Share This Article

Some Gettysburg veterans cried foul when the 72nd Pennsylvania placed its statue at the ‘Bloody Angle’.

West of Hancock Avenue, just north of the Copse of Trees that marks the High Water Mark of the Confederacy, stands the monument of the 72nd Pennsylvania Volunteer Infantry, topped by a statue of a member of the regiment gripping a musket by the barrel, as though he’s about to club an unseen foe. That fearsome pose reflects  the struggle that took place here along a low stone wall on July 3, 1863, during the climax of the Confederate attack remembered today as Pickett’s Charge. So desperate was the fighting on that  spot that the corner where the stone wall makes a 90-degree turn became known as the “Bloody Angle.”

This iconic monument has stood on that spot since July 4, 1891, but few of its admirers are aware of the controversy it once inspired, or have ever heard of the court battle that the regiment’s survivors fought to install it there. Some veterans had argued that the 72nd Pennsylvania had not really fought at the Angle and didn’t deserve to be honored at that forward position. One embittered former soldier asked, “What is the value of a Monument on the field  anyhow, when it attempts to enforce a lie?”

The 72nd Pennsylvania belonged to the Philadelphia Brigade, officially the 2nd Brigade, 2nd Division, II Corps, Army of the Potomac. The brigade’s four regiments—the 69th, 71st, 72nd and 106th Pennsylvania—had been raised almost entirely in Philadelphia, yet the unit was originally known as the California Brigade because its founder, Oregon  Sen. Edward Baker, had wanted it to represent the Western states. The 72nd Pennsylvania (originally the 3rd California) was mustered in in August 1861, with Colonel De Witt  Clinton Baxter in command and Theodore Hesser serving  as lieutenant colonel, and was spared the debacle of Ball’s  Bluff in October that cost Baker his life. General Charles  Burns replaced Baker at the head of the brigade. The  regiment participated in the Siege of Yorktown during the 1862 Peninsula Campaign but received its real baptism of  fire at the Battle of Seven Pines (Fair Oaks). It fought at  Glendale and made the July retreat from Malvern Hill to  Harrison’s Landing, on the James River. “I am entirely  satisfied with the conduct of my brigade,” wrote Burns,  who had been shot in the face at Savage’s Station but continued fighting with a handkerchief pressed to the wound.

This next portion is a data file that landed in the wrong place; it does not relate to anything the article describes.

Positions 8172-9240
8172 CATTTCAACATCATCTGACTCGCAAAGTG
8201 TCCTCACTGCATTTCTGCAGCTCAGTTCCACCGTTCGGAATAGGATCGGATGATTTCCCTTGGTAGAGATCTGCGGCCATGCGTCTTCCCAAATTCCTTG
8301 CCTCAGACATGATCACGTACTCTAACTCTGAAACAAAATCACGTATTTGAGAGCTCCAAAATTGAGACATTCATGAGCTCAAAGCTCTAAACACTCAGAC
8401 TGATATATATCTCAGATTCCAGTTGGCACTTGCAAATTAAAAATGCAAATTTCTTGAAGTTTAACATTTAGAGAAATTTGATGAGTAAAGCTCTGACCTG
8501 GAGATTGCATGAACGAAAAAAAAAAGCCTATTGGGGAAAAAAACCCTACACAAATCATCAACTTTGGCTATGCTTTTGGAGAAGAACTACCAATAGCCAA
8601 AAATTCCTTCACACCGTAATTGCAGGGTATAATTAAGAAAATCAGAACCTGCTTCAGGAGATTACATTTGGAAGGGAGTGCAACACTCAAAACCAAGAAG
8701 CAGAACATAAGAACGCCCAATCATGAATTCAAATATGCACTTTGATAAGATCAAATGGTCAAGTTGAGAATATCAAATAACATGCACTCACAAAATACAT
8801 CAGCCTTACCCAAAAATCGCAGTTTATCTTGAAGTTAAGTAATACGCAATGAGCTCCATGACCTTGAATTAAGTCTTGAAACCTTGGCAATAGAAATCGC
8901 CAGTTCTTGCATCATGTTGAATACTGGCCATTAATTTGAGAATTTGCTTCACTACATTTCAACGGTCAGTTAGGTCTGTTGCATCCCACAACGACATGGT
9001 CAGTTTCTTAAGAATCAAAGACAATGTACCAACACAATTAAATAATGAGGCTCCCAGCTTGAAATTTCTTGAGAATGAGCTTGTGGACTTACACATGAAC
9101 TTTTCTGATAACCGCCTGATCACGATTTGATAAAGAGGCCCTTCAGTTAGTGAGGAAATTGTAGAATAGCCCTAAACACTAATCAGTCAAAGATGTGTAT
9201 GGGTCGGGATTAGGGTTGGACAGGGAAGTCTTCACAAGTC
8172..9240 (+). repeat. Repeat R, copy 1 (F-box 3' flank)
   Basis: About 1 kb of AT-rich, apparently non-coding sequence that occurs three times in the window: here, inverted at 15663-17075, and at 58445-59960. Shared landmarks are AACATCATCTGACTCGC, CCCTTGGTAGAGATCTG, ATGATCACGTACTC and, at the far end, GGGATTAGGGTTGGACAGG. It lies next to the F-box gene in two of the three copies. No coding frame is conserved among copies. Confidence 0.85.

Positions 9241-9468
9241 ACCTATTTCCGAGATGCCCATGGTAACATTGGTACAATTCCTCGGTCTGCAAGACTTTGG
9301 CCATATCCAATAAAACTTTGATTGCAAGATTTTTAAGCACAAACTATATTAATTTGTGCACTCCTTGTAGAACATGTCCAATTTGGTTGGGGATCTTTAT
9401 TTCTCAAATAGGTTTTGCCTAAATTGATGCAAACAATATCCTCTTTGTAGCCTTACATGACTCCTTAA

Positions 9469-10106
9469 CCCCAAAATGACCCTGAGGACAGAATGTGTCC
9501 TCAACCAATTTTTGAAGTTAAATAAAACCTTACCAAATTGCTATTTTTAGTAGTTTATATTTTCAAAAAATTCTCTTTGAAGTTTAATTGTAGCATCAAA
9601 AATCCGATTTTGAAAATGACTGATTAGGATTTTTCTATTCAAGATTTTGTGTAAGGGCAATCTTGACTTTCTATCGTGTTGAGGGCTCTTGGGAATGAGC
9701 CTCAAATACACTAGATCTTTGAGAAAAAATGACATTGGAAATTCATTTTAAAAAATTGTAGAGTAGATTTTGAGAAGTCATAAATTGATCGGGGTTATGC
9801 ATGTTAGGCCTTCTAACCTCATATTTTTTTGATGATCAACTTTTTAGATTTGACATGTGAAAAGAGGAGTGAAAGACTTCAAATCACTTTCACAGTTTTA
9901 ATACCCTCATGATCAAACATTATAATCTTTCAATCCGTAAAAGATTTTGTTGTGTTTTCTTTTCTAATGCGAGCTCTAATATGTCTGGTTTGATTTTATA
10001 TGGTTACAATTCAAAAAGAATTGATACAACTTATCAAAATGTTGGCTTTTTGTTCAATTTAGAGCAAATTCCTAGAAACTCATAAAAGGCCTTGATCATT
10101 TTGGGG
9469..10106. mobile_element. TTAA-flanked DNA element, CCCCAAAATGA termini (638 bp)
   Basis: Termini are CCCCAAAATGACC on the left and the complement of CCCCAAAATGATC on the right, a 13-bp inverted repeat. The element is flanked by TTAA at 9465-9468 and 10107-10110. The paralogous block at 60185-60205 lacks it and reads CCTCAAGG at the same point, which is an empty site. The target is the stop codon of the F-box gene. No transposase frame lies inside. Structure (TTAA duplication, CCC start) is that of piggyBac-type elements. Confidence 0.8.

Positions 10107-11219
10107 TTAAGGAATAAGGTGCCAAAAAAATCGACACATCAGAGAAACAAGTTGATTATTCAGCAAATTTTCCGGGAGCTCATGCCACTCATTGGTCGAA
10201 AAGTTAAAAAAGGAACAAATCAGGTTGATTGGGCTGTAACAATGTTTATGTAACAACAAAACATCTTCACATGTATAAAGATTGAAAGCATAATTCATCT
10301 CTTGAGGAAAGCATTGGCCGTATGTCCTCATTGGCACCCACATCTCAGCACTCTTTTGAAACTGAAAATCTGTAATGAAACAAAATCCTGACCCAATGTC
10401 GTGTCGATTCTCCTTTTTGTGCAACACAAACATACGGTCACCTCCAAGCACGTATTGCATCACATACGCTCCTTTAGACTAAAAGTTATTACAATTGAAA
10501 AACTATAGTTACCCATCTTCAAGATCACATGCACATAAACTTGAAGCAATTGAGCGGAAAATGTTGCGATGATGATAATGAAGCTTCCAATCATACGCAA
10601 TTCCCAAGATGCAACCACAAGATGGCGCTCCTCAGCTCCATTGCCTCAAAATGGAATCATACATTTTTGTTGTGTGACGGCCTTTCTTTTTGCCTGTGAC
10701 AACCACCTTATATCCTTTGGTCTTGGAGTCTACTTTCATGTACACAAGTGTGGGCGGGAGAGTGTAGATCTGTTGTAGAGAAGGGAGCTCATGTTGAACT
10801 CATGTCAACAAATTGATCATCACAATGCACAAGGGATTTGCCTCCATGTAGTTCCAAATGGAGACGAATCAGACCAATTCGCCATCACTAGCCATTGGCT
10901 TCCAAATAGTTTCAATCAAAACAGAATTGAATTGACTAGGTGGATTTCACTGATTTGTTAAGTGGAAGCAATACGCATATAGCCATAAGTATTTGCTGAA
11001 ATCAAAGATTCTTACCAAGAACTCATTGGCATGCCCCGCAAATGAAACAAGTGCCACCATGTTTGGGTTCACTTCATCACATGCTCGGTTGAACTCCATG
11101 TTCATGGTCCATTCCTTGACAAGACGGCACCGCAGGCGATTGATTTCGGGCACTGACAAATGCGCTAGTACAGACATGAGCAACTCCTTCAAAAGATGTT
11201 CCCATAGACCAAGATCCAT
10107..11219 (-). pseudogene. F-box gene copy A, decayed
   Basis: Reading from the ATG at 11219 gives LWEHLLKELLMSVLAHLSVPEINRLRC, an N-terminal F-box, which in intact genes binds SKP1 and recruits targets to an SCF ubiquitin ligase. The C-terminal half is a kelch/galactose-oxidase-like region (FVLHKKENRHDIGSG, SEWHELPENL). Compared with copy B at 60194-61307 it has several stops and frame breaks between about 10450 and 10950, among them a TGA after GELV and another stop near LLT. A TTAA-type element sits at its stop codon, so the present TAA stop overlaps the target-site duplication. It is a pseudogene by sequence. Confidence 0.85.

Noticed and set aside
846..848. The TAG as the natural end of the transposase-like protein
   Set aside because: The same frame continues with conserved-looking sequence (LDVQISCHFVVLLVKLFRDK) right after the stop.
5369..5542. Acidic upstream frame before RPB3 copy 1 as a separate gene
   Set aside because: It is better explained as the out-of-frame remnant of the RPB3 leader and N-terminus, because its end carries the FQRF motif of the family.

The brigade served as a rear guard following the Second Battle of Bull Run, but had a much hotter time at the  Battle of Antietam, fighting in the notorious West Woods.  

At Fredericksburg in December the brigade, now under  the command of Brig. Gen. Joshua T. Owen, advanced  toward Marye’s Heights and halted amid the dead and  wounded from the battle’s earlier attacks. It remained  there, under fire, until relieved that night. At Chancellorsville in May 1863 the brigade served as pickets to cover VI Corps troops as they recrossed the Rappahannock River  after being stymied during the fighting at Salem Church.

About a month after his victory at Chancellorsville,  General Robert E. Lee began moving his army north toward Pennsylvania, followed by the Army of the Potomac.  Late at night on June 14, 1863, the 72nd Pennsylvania left  with its division from Falmouth, Va., and started the long  trek north. On June 28, the day Maj. Gen. George Meade  replaced Joseph Hooker in command of the Army of the  Potomac, the brigade reached Frederick, Md.